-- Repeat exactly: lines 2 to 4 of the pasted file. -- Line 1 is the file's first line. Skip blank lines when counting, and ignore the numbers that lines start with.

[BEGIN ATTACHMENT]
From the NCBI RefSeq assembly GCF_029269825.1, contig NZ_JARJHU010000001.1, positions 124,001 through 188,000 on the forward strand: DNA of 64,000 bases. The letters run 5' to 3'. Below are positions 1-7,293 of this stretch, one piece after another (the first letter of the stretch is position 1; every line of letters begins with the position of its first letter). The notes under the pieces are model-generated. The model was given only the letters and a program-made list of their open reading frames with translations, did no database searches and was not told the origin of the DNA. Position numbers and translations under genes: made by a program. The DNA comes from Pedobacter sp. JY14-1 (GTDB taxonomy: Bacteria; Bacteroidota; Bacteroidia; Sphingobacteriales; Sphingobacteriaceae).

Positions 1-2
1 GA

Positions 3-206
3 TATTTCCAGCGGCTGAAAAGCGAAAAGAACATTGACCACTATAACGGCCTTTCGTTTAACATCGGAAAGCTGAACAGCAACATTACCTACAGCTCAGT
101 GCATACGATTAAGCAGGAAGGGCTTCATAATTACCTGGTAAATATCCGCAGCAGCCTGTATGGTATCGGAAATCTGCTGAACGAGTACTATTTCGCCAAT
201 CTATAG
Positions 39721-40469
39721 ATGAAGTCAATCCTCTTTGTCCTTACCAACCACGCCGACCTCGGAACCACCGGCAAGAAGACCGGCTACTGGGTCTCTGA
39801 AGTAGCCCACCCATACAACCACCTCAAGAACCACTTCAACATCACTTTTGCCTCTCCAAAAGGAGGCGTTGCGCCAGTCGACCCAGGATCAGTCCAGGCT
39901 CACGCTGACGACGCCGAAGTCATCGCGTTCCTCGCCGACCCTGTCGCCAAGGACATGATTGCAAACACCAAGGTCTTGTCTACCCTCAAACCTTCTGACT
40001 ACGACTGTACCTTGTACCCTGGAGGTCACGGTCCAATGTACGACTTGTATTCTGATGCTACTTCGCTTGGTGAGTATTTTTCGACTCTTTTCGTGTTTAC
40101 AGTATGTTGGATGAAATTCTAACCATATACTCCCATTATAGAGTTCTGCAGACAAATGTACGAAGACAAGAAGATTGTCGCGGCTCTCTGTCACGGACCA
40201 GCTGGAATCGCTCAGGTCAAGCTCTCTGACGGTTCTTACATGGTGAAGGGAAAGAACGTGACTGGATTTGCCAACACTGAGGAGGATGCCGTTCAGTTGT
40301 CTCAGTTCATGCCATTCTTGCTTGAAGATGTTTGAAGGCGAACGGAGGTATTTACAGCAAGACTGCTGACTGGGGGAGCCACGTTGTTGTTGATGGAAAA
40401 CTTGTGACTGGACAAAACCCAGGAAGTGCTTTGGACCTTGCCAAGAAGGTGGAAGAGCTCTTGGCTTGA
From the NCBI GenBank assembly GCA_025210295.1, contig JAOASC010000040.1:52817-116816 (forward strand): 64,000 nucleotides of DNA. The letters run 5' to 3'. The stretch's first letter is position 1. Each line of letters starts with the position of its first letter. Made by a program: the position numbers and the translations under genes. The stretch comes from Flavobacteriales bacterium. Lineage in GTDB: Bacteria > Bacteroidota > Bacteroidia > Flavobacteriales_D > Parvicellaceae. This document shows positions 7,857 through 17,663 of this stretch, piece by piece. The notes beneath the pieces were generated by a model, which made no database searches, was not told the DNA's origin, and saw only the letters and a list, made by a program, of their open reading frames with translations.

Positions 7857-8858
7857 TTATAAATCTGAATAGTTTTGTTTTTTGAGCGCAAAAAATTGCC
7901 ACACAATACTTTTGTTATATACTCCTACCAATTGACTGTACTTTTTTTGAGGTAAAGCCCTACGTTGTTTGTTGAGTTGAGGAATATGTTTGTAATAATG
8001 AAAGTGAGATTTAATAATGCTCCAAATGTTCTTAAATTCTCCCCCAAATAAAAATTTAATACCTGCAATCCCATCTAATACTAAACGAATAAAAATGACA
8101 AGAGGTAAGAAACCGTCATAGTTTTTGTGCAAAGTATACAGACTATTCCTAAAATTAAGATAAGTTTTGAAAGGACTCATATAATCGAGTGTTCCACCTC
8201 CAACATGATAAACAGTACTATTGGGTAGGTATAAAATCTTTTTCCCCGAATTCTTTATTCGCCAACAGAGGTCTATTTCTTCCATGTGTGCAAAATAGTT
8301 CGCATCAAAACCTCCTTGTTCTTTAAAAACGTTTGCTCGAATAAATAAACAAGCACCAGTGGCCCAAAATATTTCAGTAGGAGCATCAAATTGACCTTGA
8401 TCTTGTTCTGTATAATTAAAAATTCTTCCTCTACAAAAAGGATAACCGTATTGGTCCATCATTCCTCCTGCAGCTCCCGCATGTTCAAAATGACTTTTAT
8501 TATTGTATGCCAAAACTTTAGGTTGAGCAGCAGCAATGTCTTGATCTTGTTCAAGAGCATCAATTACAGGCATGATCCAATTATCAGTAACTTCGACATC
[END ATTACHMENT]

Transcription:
Positions 1-2
1 GA

Positions 3-206